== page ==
We’re thrilled to report a big win in court!
No one should have to pay to work. Recruitment fees are the root of a myriad of labor abuses — leaving workers indebted, and vulnerable to trafficking and exploitation.
While federal law prohibits recruitment fees, it is often toothless. This means that employers and recruiters can get away with making workers pay for their jobs.
Such was the case with Fancy Farms.
Back in January 2018, a federal judge in Florida refused to award damages to farmworkers under the H-2A visa program (Palma-Ulloa v. Fancy Farms). The court reached this decision after concluding that their employer, strawberry grower Fancy Farms, had failed to contractually prohibit its recruiter from charging fees, as federal regulations require.
It was unacceptable. We had to take action-we had to hold Fancy Farms accountable. In response, our legal team filed a friend-of-the-court brief with over a dozen allies. We argued that the employer’s failure to contractually prohibit recruitment fees meant it should be on the hook when its recruiter predictably charged workers for the right to work..
Last week, the U.S. Court of Appeals for the Eleventh Circuit decided to hold Fancy Farms liable for hefty recruitment fees — and adopted our main argument! Now, Fancy Farms will have to compensate 11 Honduran farmworkers for the thousands of dollars they paid to secure a job with the strawberry grower.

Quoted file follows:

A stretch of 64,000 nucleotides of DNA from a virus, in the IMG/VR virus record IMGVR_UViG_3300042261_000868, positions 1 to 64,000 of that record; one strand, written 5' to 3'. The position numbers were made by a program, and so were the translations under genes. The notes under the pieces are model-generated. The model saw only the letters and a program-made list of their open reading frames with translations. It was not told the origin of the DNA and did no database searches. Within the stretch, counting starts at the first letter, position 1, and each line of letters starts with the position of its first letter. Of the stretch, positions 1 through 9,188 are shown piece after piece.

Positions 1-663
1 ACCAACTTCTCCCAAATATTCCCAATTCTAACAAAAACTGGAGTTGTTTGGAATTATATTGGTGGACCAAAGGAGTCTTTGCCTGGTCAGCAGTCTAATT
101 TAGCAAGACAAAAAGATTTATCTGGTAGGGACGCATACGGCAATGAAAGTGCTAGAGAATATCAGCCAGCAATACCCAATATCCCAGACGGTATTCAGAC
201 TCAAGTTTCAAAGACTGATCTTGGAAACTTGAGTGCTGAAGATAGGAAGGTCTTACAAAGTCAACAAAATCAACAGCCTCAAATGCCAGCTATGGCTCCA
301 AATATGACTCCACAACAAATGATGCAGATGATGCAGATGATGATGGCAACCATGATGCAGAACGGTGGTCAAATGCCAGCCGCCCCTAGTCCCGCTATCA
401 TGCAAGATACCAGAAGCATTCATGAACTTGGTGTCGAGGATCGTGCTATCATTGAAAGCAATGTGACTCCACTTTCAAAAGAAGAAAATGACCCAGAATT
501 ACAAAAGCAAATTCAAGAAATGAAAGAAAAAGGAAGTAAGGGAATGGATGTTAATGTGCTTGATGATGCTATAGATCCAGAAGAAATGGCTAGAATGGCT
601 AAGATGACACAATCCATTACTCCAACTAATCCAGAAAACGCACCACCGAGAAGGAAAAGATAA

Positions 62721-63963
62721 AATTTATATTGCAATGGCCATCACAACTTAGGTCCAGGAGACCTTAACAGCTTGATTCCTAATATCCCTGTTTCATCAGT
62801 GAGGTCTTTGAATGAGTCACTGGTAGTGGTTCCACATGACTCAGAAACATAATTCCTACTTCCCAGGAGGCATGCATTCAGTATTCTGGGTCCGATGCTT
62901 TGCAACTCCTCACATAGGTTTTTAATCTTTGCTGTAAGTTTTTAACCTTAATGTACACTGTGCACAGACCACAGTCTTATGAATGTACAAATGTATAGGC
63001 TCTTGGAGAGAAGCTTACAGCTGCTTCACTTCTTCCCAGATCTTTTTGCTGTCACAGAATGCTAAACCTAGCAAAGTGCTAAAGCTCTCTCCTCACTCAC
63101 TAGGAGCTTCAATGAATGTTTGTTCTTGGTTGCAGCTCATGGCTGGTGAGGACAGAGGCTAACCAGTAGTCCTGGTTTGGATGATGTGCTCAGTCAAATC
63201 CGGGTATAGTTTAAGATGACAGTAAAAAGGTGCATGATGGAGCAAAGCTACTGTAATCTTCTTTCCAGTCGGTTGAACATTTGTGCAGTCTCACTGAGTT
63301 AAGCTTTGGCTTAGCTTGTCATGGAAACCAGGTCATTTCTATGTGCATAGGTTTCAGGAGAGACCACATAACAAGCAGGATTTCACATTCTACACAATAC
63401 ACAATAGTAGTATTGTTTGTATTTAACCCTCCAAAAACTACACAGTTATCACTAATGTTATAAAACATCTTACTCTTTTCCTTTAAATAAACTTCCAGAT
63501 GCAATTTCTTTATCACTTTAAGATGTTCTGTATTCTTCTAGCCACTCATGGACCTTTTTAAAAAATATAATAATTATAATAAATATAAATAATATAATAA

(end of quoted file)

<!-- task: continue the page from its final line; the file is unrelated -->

Congratulations to our allies at Florida Rural Legal Services, who represented the plaintiff farmworkers in the district court, and to Kasowitz Benson Torres, LLP, which represented them pro bono on appeal!
This is one of the first times an employer has been forced to pay back its workers based on its failure to contractually prohibit fees. This decision also means justice for a countless number of workers in Florida and elsewhere who may use this decision to hold employers accountable.
Employers can’t turn a blind eye when their recruitment agents charge exorbitant fees in exchange for jobs. Ignorance is not a Get Out of Jail Free card — employers should be held responsible for the abuses of their agents.
We’re so proud of our legal team for constantly finding innovating ways to find justice across borders. Keep an eye out for more news on their groundbreaking strategies!